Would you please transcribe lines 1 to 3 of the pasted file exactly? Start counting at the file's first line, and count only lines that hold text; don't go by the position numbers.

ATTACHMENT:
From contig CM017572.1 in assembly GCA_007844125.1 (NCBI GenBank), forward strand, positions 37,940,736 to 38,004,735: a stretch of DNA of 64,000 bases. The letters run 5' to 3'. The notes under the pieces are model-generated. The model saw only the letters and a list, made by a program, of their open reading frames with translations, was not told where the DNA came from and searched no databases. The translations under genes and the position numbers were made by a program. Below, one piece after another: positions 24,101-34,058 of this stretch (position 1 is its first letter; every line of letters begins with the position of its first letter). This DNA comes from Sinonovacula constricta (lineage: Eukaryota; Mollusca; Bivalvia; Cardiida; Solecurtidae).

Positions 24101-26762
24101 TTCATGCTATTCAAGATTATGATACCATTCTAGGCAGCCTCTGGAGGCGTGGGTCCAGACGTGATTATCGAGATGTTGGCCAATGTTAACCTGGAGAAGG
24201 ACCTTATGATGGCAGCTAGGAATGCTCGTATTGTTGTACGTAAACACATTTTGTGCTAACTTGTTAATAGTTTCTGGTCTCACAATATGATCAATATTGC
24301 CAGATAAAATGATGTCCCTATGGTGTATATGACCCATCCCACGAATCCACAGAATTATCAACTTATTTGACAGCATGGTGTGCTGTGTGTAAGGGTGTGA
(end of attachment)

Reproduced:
From contig CM017572.1 in assembly GCA_007844125.1 (NCBI GenBank), forward strand, positions 37,940,736 to 38,004,735: a stretch of DNA of 64,000 bases. The letters run 5' to 3'. The notes under the pieces are model-generated. The model saw only the letters and a list, made by a program, of their open reading frames with translations, was not told where the DNA came from and searched no databases. The translations under genes and the position numbers were made by a program. Below, one piece after another: positions 24,101-34,058 of this stretch (position 1 is its first letter; every line of letters begins with the position of its first letter). This DNA comes from Sinonovacula constricta (lineage: Eukaryota; Mollusca; Bivalvia; Cardiida; Solecurtidae).

Positions 24101-26762
24101 TTCATGCTATTCAAGATTATGATACCATTCTAGGCAGCCTCTGGAGGCGTGGGTCCAGACGTGATTATCGAGATGTTGGCCAATGTTAACCTGGAGAAGG